LONDON (Reuters) - U.S., Canadian and Australian banks cut the cost of international money transfers in December before the traditional boom in migrant workers sending cash home for the holiday season, a regular index of market costs showed on Friday.
The International Money Transfer Index (IMTI) run by money transfer comparison and intelligence firm FXCompared showed for the first time that U.S. banks were cheaper than British counterparts, owing to a steady easing in costs in recent months.
Foreign currency transfers has long been an easy cash-cow for banks, with major global lenders charging up to 8 or 9 percent of the value of smaller-scale transactions to send money abroad and exchange it into the appropriate local currency.
A raft of small web-based providers, like Transferwise, World First or Azimo, have begun to eat into that business but have struggled to gain ground in a U.S. market where capital and regulatory barriers to entry are high.
FXCompared Managing Director Daniel Webber said that it appeared to be banks competing with each other that had driven the cost in the U.S. market down, citing falls in costs at major lenders including Wells Fargo, Bank of America and JP Morgan Chase.
“On average all the biggest U.S. banks have become cheaper in recent months, while some of the smaller banks have moved downward with their pricing quite aggressively,” he said.
“In a sector still dominated by banks and Western Union, the U.S. banks have become much more competitive than their UK counterparts over the past year.”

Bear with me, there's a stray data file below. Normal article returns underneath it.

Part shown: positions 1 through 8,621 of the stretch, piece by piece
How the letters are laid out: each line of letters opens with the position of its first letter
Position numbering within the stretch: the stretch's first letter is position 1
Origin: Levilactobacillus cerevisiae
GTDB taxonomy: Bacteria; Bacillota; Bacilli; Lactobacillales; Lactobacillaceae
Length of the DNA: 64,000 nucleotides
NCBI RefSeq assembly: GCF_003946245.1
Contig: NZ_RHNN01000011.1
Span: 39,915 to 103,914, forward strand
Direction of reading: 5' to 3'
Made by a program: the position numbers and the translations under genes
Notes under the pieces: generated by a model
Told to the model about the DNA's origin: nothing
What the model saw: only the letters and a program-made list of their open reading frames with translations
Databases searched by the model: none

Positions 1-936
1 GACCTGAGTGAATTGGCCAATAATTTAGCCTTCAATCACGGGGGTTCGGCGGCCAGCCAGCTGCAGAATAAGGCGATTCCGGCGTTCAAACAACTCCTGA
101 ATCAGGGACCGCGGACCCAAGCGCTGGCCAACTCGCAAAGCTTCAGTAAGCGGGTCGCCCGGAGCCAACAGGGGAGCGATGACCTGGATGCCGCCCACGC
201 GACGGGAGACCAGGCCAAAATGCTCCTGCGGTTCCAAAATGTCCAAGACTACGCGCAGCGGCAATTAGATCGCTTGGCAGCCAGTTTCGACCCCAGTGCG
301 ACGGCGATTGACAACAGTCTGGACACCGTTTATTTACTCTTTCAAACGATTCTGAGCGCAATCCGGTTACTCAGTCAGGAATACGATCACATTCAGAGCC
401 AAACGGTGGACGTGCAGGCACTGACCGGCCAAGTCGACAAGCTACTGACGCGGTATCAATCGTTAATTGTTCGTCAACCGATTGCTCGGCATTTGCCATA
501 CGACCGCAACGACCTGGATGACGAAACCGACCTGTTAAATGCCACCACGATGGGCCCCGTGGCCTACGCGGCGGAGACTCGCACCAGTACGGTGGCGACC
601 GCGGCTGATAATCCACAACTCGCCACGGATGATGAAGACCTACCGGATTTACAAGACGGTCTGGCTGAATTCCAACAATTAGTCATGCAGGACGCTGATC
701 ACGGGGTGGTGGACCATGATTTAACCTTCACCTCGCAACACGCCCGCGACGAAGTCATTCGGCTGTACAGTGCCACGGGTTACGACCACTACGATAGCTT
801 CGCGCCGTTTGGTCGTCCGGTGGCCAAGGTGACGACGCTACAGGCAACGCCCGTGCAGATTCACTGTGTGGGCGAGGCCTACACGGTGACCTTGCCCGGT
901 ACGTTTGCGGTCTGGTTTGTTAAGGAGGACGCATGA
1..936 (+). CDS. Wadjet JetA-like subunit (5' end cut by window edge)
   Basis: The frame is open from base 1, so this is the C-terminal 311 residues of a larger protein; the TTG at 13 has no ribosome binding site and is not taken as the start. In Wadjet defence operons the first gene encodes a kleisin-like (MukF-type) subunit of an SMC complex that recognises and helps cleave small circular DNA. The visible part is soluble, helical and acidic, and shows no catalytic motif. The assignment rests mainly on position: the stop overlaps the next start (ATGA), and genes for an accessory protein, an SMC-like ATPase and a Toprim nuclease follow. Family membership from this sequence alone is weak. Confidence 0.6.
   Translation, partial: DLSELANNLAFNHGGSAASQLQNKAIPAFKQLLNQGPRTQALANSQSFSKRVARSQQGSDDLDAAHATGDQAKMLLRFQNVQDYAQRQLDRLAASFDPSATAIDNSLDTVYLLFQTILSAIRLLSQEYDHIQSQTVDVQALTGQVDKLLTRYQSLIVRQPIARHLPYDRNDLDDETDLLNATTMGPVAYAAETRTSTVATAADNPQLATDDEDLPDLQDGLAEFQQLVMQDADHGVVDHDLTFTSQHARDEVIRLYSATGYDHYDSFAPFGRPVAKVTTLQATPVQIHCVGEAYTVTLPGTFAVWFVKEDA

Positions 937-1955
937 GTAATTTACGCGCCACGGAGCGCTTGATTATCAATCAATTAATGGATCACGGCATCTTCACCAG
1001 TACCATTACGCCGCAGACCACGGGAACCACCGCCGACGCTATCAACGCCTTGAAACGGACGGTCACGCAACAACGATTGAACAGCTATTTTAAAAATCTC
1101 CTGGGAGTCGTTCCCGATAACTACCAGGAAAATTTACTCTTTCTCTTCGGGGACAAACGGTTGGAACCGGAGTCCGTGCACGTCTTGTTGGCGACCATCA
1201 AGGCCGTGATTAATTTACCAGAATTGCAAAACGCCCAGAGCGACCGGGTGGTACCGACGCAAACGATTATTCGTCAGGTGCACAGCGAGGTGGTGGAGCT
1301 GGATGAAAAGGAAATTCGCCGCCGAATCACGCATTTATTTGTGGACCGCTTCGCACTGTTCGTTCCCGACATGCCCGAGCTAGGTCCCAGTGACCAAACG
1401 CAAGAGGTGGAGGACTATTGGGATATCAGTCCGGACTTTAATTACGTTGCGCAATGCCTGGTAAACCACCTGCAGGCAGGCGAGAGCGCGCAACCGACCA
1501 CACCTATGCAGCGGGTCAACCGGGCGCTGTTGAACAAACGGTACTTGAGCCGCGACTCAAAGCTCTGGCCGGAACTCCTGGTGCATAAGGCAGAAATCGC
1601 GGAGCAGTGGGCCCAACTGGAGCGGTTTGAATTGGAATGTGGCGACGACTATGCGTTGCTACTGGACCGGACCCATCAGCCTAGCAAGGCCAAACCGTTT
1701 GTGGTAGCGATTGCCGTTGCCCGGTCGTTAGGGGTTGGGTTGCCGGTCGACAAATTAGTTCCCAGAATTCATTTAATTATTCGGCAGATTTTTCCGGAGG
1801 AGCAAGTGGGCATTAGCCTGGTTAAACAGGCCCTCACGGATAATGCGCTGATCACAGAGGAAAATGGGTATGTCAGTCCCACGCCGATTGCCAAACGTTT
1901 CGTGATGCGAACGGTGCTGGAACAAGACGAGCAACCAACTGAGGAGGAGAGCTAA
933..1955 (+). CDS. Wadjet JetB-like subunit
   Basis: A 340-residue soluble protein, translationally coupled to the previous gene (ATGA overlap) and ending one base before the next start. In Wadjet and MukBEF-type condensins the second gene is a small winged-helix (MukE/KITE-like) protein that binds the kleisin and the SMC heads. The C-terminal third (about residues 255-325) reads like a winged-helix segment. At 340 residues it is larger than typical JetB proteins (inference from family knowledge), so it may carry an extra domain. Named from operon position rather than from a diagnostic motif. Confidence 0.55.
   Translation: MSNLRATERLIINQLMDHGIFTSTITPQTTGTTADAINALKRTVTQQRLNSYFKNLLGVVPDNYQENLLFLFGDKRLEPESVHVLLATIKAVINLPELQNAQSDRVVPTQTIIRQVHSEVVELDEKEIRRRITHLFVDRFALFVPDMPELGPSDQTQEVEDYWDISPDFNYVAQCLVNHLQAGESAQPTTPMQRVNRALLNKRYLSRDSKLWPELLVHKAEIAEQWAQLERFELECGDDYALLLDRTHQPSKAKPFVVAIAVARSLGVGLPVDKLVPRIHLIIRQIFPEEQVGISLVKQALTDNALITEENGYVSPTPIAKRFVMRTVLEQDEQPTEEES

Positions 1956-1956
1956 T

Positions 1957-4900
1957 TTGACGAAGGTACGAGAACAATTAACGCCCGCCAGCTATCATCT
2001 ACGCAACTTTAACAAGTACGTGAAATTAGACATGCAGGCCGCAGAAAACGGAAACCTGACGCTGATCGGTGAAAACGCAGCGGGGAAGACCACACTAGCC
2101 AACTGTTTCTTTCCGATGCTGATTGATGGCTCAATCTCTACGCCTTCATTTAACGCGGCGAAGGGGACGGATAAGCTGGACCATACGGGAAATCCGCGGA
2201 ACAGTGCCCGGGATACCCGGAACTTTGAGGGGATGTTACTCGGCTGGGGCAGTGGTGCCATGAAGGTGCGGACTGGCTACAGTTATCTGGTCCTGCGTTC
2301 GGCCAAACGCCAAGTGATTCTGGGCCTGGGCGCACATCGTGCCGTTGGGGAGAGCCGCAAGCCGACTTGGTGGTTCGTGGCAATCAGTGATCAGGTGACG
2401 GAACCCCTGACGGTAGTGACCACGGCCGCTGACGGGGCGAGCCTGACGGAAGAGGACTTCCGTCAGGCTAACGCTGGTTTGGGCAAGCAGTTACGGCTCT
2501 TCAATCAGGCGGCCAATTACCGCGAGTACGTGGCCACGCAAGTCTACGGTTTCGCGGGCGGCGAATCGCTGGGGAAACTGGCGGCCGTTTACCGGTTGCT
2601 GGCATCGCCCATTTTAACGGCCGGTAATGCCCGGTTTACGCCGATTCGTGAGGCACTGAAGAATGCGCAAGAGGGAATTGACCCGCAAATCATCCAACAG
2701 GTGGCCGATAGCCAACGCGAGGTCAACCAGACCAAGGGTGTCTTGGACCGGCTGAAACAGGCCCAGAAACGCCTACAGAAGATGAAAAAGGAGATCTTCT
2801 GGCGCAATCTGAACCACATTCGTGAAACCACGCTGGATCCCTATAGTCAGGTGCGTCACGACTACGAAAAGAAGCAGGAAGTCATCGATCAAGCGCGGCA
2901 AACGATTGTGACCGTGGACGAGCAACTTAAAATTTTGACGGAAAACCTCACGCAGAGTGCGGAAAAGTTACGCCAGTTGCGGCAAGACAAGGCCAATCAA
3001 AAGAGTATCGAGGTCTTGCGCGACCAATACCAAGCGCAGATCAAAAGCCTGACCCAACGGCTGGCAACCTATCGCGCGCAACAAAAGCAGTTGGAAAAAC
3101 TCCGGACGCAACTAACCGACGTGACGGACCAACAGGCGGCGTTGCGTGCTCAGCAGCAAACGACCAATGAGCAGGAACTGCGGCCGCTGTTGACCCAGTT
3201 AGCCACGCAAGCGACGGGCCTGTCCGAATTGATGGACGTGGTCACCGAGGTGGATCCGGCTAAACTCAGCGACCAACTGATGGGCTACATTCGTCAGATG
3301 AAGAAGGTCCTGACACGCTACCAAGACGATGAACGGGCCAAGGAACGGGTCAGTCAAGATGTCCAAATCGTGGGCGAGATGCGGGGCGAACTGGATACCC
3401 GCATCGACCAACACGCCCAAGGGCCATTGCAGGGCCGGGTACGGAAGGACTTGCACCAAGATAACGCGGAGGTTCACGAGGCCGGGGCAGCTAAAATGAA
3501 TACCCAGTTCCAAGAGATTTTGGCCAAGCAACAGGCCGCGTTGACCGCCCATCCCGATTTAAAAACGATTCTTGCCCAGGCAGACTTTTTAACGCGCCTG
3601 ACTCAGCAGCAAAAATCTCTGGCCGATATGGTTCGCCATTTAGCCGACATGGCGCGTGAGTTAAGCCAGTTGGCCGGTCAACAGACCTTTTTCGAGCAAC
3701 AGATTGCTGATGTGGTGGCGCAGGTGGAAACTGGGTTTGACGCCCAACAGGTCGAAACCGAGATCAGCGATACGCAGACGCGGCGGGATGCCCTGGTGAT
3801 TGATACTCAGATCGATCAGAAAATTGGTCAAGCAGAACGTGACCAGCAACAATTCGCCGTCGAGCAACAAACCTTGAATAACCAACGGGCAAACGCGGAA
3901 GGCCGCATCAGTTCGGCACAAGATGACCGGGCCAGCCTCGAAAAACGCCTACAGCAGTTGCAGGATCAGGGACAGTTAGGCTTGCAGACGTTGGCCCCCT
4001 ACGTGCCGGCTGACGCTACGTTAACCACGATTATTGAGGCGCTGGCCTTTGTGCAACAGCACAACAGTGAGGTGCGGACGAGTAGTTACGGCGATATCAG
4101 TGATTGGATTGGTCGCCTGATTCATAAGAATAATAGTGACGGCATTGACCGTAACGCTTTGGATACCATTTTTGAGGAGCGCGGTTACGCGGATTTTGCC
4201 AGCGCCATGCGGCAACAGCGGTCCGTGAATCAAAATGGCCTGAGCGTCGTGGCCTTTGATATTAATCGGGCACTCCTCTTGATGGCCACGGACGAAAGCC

A breakdown of the numbers showed Australian banks remain by far the most expensive, charging 7 percent to transfer the equivalent of 1,000 British pounds, down from 7.2 percent a month earlier.
In the United States, those costs are 5.6 percent on average compared with 6.0 percent a month earlier and the average of 6.1 percent charged by UK banks.
The non-bank online providers in all three jurisdictions are much cheaper in comparison, charging between 1.6 and 1.8 percent of the value of the transaction, the study again showed.
The index measures the cost - including fees and the spread to the central market rate at which banks trade currencies with each other - for a range of transaction values and currencies. Those are gathered from dozens of Canadian, U.S., Australian and UK banks and brokers.
Editing by Mark Heinrich